Alexander Von Schlippenbach's solo sets opened the second and third days with interpretations of his Twelve Tone Tales repertoire. The first one featured a Monk's Casino-style medley of concise Monk readings. Von Schlippenbach concentrated on rapidly and radically reconfiguring the melodies, without ever letting them drift out of sight. The Monk section was surrounded by more overtly twelve-tone-inspired works, which served to highlight the ways in which the two weren't all that distant, despite the totally different cultural, rhythmic and melodic contexts. The second set was a breath-taking tour de force into which the pianist held nothing back. By often keeping a strong bass function in the left hand, he somehow managed to distantly evoke ragtime, stride and boogie-woogie in an abstract but very physical way.

The two-piano duet of Benoît Delbecq and Fabian Fiorini was a beautifully serene oasis in a mostly boisterous festival. The two tones and styles were complementary: Fabian Fiorini had a full sound and effusive spirit, while Benoît Delbecq was more impressionistic, his touch slightly veiled, his notes coming as if through a mist. They clashed as easily as they collaborated, oblique beoppish lines were splashed atop free rumbling, Delbecq's sophisticated prepared piano percussion laid foundations for playful divagations, for a set that was wide-ranging yet unostentatious. Whereas Von Schlippenbach had folded serialism into jazz, these two had a greater sensuality: rich, solemn chord progressions mutated into simpler, more soulful motifs. But when the set ended with "Misterioso," they showed that even thirty years on, Monk continued to be a springboard for avant-garde jazz.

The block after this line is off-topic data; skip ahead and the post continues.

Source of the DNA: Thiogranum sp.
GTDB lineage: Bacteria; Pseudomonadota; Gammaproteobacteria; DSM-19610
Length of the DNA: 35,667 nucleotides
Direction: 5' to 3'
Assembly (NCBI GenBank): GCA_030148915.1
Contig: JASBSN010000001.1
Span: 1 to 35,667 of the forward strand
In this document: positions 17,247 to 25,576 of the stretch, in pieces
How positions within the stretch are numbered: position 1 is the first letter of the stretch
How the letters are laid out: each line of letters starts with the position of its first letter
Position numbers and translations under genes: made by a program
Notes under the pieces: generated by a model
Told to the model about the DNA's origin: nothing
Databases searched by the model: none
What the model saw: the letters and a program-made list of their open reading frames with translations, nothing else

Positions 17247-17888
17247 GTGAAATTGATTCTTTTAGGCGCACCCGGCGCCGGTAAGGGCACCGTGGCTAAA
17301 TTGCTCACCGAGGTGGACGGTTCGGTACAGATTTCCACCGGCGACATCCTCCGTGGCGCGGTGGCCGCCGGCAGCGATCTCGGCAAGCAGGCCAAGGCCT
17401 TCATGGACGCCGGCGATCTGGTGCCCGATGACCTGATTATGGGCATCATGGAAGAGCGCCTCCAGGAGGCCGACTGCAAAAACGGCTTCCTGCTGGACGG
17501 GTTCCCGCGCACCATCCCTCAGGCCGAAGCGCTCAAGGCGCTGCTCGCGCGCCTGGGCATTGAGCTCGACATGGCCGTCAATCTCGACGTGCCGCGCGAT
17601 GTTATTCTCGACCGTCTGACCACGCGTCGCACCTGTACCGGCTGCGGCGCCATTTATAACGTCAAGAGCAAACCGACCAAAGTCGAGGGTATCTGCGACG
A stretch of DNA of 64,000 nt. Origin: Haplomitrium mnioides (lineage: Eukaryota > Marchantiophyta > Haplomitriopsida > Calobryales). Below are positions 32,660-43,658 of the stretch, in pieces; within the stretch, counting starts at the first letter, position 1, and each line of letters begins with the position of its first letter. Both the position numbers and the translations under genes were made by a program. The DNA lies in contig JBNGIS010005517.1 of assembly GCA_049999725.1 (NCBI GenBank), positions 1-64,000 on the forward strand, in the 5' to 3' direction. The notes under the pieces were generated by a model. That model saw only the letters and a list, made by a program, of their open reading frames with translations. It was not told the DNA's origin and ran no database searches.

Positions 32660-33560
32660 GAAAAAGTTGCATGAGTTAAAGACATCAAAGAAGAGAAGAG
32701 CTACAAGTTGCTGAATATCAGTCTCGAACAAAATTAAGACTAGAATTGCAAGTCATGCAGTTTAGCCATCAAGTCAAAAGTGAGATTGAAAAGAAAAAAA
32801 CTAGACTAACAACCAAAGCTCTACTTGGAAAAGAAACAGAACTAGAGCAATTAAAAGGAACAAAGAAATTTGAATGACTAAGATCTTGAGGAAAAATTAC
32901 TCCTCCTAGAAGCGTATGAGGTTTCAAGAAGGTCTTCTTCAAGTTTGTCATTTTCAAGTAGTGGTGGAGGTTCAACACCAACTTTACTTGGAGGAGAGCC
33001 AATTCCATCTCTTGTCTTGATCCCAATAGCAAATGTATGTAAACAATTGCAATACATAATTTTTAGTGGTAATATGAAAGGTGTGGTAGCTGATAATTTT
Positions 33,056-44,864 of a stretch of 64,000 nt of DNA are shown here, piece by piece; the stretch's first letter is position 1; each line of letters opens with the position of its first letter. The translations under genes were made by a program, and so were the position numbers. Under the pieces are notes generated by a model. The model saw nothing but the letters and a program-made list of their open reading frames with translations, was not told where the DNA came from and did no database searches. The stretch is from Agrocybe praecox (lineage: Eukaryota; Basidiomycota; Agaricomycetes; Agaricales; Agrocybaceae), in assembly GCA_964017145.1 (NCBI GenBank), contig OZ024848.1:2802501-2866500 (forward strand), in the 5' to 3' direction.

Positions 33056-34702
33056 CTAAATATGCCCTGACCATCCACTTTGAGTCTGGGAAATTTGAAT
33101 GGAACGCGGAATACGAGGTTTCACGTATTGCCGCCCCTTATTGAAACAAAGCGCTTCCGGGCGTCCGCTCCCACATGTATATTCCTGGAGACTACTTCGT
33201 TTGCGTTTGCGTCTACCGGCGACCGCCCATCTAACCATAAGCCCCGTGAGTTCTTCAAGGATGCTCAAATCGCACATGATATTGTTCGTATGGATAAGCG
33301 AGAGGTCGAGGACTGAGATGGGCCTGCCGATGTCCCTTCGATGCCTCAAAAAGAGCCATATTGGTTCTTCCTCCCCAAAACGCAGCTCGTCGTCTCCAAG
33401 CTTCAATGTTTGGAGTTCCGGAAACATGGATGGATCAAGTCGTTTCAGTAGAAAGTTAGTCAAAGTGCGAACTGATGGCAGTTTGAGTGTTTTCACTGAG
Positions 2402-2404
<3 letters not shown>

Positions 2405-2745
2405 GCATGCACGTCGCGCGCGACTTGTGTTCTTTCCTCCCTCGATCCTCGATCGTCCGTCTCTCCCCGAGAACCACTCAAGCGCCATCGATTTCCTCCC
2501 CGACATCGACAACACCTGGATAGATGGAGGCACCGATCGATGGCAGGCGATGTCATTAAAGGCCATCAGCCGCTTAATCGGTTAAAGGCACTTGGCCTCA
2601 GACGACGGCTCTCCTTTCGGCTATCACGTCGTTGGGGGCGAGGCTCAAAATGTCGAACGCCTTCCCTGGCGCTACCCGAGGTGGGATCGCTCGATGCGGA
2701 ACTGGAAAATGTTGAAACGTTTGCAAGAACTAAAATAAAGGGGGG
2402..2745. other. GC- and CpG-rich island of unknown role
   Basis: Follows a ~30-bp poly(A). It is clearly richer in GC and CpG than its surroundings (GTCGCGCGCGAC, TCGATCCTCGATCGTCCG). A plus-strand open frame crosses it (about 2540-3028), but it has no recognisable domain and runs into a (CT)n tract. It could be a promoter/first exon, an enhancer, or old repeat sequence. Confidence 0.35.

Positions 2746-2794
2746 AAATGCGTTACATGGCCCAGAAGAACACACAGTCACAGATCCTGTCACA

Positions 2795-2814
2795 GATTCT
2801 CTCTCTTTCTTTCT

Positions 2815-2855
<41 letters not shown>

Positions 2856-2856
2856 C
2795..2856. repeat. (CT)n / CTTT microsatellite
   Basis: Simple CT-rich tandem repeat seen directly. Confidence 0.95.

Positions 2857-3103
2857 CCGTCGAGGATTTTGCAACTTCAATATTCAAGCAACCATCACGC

Misha Mengelberg embodies comedy: his hat, his walk, the way he slumps over the piano and plays with one hand, even his ballooning stomach are all funny without even trying. The ICP Orchestra put ironic, muddy swing/circus music alongside thorny contemporary string music, made use of improvisation, composition and conduction (cellist Tristan Honsinger's turn in front of the band was a riotous highlight that involved imitating a rabbit), let rip some earnestly burning horn solos and roved the stage to produce antiphonal effects (especially effective when coming from backstage and making a great case for the superiority of unamplified music), or combined three clarinets in unison at full blast to create ear-bending overtones. And they did all this effortlessly, as they should, after having been at it for 40 years.

Two other, slightly younger, Dutch Dadaïst ensembles followed. Luc Houtkamp's POW Ensemble, featuring guest Joseph Bowie, had at least three things no other band in the festival had: a tap-dancer, a woman who wasn't a singer and a lo-fi conception of electronic machines as "contraptions" rather than "sleekly-designed lifestyle enhancements" (even though there was an Apple laptop on stage). The ramshackle ensemble started with dry ping-pong-balls-on-vibrating-horizontal-bass-drum randomness, but then rollicked through improv-distorted new wave/Tom Waits blends and electronicised Fats Waller. The people left happy.

Michiel Braam's Nopera consists of a rhythm section, a string quartet and three singers. Like a next-gen ICP or Willem Breuker, hilarity and incongruity stripped away the trappings of seriousness, but left the foundations of well-written and -performed music. There was self-deprecating opera in some of the singing and most of the acting, but also bouts of gospel diva belting, tango merged into soul jazz, astringent pointillism crushed into ragtime. South African saxophonist Sean Bergin was used mostly as a singer, but also took a few excellent solos on curved soprano.

Spring Heel Jack closed out the festival, fell outside of my three themes and was the only concert I didn't see in full. After a few times through cycles of silence/white noise/silence I had had enough: the improvising trio of clarinetist Alex Ward, pianist Pat Thomas and drummer Paul Lytton were essentially doing what they might have done had the Spring Heel Jack guys not been there. Which might as well have been the case, as they seemed to hardly do anything at all. It was pretty disappointing, so I left after half an hour.